In 2017, there were nearly 15,000 overdose deaths related to cocaine in the United States, and fatalities from cocaine overdose more than tripled between 2010 and 2017, NIDA explains. Cocaine and some of the substances used to cut the product can interact negatively with each other and have unintended and harmful side effects. The health risks of cocaine are vast on their own, and these hazards are compounded by potentially harmful adulterants and substances that can be found in impure cocaine.
Opioid drugs like fentanyl and heroin that are laced into cocaine can increase the already addictive nature of cocaine. In fact, NPR warns that fentanyl is showing up more and more in batches of cocaine, much of the time without a person knowing about it. Drug distributors may be putting it there on purpose to increase the rate of addiction to their product.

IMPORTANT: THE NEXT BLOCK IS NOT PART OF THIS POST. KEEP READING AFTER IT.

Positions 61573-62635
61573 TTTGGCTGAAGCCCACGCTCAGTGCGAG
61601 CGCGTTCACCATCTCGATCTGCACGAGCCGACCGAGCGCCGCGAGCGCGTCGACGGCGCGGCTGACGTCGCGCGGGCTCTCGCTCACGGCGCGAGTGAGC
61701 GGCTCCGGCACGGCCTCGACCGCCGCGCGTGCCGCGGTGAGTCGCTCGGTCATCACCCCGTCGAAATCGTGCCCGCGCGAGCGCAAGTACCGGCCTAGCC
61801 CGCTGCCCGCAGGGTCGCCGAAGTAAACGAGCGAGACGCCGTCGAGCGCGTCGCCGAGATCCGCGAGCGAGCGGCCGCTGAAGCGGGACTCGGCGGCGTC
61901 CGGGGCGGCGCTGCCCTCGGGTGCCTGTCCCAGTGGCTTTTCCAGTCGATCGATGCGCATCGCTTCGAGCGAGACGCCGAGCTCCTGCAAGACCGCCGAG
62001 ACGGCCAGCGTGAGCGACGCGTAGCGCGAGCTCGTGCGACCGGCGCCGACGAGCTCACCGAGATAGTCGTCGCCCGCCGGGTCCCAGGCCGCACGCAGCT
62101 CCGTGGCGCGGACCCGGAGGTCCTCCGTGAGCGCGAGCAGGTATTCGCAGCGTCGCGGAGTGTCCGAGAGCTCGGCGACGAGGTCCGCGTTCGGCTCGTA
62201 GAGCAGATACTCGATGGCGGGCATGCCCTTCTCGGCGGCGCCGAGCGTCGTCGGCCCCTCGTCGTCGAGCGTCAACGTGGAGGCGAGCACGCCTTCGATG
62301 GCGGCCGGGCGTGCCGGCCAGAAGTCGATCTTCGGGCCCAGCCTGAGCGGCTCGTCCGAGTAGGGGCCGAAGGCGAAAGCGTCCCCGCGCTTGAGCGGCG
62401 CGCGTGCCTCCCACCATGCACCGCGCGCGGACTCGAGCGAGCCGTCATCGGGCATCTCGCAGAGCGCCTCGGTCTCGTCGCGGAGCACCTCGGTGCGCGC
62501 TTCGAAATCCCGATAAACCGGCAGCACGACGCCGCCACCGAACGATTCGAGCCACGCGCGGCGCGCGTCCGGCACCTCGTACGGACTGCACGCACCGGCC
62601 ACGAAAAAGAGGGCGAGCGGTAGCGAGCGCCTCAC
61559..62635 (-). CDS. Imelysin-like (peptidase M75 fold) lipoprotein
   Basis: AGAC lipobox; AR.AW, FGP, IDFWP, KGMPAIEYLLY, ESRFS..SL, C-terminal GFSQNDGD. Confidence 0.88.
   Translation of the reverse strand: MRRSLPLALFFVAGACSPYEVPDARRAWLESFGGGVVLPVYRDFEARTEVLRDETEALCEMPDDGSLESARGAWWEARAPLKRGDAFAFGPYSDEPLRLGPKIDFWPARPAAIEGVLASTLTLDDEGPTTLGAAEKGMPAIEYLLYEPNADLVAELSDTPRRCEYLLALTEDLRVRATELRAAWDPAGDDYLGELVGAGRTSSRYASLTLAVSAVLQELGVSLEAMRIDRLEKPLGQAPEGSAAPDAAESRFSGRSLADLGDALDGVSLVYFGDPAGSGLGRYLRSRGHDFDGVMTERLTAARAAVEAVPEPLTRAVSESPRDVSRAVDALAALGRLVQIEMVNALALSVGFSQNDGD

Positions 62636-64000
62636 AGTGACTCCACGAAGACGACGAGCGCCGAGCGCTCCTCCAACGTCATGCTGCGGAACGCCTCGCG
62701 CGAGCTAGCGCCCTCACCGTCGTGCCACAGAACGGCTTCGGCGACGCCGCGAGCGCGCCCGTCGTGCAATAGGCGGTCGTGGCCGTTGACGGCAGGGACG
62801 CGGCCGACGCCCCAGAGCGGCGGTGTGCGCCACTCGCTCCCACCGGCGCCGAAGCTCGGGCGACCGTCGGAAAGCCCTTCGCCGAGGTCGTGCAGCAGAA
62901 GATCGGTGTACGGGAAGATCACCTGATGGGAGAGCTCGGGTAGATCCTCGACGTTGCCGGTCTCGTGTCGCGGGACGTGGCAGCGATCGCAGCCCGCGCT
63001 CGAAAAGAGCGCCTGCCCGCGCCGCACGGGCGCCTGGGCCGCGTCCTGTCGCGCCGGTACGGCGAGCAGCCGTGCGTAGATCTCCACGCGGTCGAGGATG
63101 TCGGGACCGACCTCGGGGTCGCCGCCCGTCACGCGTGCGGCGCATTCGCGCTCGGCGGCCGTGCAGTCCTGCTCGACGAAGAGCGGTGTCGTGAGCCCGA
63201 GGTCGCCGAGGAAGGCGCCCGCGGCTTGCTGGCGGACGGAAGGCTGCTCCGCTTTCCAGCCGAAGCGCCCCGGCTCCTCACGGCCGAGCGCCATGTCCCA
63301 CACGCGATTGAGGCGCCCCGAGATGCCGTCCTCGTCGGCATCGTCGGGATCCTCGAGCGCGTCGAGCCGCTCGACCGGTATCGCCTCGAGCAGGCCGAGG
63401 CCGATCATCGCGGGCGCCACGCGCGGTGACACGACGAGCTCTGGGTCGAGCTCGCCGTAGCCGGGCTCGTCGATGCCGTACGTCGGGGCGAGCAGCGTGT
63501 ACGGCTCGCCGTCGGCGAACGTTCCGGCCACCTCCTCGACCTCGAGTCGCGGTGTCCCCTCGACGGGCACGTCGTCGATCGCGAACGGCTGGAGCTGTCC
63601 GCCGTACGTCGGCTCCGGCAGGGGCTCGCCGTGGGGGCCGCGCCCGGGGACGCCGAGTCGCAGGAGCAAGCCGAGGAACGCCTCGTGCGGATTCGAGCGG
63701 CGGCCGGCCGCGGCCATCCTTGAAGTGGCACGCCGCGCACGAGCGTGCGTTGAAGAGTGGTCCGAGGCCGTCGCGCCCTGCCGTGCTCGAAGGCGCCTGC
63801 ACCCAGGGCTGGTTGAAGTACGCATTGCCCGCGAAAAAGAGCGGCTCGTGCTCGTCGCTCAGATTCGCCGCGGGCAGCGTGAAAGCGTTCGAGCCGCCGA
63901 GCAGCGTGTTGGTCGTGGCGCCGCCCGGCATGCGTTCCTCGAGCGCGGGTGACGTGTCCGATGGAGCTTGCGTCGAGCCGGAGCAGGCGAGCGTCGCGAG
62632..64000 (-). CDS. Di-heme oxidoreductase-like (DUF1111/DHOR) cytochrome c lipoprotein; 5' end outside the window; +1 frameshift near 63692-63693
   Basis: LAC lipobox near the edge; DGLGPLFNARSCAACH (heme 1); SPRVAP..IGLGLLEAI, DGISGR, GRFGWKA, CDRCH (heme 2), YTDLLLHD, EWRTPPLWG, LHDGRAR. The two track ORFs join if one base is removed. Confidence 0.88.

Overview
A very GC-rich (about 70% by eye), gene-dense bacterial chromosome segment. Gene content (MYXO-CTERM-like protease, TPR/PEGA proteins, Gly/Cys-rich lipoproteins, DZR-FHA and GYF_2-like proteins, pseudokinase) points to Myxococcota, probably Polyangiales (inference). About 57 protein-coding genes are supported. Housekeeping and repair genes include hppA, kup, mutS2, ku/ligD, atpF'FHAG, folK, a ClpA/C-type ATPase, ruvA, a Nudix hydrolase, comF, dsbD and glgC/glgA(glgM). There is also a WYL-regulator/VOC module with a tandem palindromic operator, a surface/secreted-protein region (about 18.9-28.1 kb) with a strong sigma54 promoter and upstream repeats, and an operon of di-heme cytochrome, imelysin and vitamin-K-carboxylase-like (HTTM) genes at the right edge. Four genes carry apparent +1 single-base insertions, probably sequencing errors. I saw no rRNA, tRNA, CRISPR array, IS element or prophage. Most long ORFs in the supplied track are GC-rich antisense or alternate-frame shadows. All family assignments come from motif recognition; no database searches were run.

Cocaine and opioids have a kind of oppositional effect on each other, as cocaine is a stimulant and opioids are depressants. People take them together on purpose, in a practice known as “speedballing,” in an attempt to counteract the adverse effects of each drug.
This practice can mask the effects of each drug and cause a person to take too much of each substance; this often leads to a potentially life-threatening overdose.
Again, it can be next to impossible to know precisely what is in a sample of cocaine or to know how pure it might be. The safest route is to stay away from cocaine altogether. There is no method short of a laboratory test done by trained professionals that can identify the purity of cocaine or what adulterants might be in a particular batch. All illicit cocaine is likely tainted at some level.